Dominic Cummings will leave Downing Street at the end of this year, the BBC’s political editor Laura Kuenssberg is reporting. Cummings is one of those rare individuals who has bent the arc of history. He has been crucial, if not indispensable, to several key moments in this country’s recent past. His work at Business for Sterling is one of the things that put Tony Blair off attempting to take the UK into the Euro. Even more importantly, it is hard to believe that Leave would have won the 2016 referendum without the brilliant, heterodox campaign that Cummings devised.
The victory in that Brexit referendum might have come to very little if Cummings had not returned to the fray in 2019. He, after much cajoling, entered Downing Street with Boris Johnson. There he provided a brutal clarity. Under his watch, the Tory party expelled Brexit blockers, reached an agreement with the EU, and then fought a general election campaign on an ‘oven ready deal’ that wrong-footed the Labour party and delivered an 80 seat majority.
For all his campaigning success, Cummings has long been more interested in how government works. His attempts to put his theories into practise have undoubtedly been disrupted by the pandemic. In recent months, he has focused more and more of his energies on Covid. The lateral flow tests, which may well offer this country a quicker route out of this crisis, are only happening because of his interest in the issue. But with Cummings so focused on this question, other bits of domestic policy have slipped through the net. The issue is not that they were his responsibility, but no one else had the authority he had to resolve them — and the number of people who were prepared to be chief of staff with Cummings in the background was not large.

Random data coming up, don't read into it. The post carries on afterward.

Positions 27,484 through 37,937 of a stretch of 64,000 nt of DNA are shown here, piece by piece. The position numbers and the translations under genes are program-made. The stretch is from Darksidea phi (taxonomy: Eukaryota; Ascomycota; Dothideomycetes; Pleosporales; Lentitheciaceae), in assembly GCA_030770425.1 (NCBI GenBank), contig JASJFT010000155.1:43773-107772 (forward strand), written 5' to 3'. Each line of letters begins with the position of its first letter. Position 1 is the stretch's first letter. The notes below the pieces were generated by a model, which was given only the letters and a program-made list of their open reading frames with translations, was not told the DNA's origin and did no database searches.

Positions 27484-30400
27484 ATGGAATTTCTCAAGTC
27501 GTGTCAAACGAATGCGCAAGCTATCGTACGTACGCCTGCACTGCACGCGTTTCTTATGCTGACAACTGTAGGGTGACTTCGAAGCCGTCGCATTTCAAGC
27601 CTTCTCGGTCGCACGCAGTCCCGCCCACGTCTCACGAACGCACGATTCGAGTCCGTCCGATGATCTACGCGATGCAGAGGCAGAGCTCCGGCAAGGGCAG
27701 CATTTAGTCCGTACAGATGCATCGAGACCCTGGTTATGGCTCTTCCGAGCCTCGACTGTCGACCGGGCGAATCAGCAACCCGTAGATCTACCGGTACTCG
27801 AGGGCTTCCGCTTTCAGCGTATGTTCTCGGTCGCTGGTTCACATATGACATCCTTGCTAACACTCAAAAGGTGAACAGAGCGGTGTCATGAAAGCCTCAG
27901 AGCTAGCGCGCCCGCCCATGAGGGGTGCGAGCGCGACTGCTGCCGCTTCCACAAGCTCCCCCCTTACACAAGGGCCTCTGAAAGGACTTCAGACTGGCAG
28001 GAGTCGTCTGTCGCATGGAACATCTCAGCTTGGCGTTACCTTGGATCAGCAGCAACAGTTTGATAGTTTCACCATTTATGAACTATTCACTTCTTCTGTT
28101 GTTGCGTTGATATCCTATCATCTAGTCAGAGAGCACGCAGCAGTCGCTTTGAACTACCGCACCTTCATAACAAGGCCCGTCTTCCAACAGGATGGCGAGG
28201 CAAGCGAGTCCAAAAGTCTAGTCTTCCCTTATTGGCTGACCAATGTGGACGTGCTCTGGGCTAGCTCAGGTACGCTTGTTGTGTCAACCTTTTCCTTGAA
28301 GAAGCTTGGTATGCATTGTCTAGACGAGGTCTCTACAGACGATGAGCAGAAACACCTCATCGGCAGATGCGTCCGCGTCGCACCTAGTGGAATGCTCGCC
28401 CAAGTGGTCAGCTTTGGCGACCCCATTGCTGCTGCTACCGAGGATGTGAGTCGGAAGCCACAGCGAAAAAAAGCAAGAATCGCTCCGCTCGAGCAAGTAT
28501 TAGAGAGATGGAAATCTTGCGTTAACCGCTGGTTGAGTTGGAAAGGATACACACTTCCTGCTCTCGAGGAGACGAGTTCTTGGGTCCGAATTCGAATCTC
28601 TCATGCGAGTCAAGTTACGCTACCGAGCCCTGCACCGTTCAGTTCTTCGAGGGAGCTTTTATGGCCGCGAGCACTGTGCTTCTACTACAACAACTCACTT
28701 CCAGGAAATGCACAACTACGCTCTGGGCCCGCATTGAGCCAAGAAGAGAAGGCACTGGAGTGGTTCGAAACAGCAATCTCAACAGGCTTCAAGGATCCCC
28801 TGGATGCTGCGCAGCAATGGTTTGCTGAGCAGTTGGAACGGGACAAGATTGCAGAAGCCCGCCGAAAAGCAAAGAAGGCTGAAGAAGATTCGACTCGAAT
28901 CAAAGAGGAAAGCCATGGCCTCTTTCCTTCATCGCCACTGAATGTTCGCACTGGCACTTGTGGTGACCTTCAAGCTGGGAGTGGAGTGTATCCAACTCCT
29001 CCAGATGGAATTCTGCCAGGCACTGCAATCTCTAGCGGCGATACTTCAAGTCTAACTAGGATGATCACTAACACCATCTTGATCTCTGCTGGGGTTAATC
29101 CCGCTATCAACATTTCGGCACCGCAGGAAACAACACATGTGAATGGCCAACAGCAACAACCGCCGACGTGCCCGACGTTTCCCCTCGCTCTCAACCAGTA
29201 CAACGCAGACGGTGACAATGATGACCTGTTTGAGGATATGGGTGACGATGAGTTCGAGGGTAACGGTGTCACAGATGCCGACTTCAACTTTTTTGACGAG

Cummings has his enemies, of course. Many of them are those who’ll never forgive him for his role in the Brexit campaign. He never worked hard enough to rebuild relationships with Tory MPs after the disobliging things he had said about them. He, perhaps, was also guilty of not making allies when he could have and instead chose a path of confrontation.
When Cummings walks out of Downing Street at the end of the year, he’ll leave behind far more of a legacy than most cabinet ministers and even some prime ministers. The simple truth is that Cummings has played an indispensable role in Britain leaving the EU.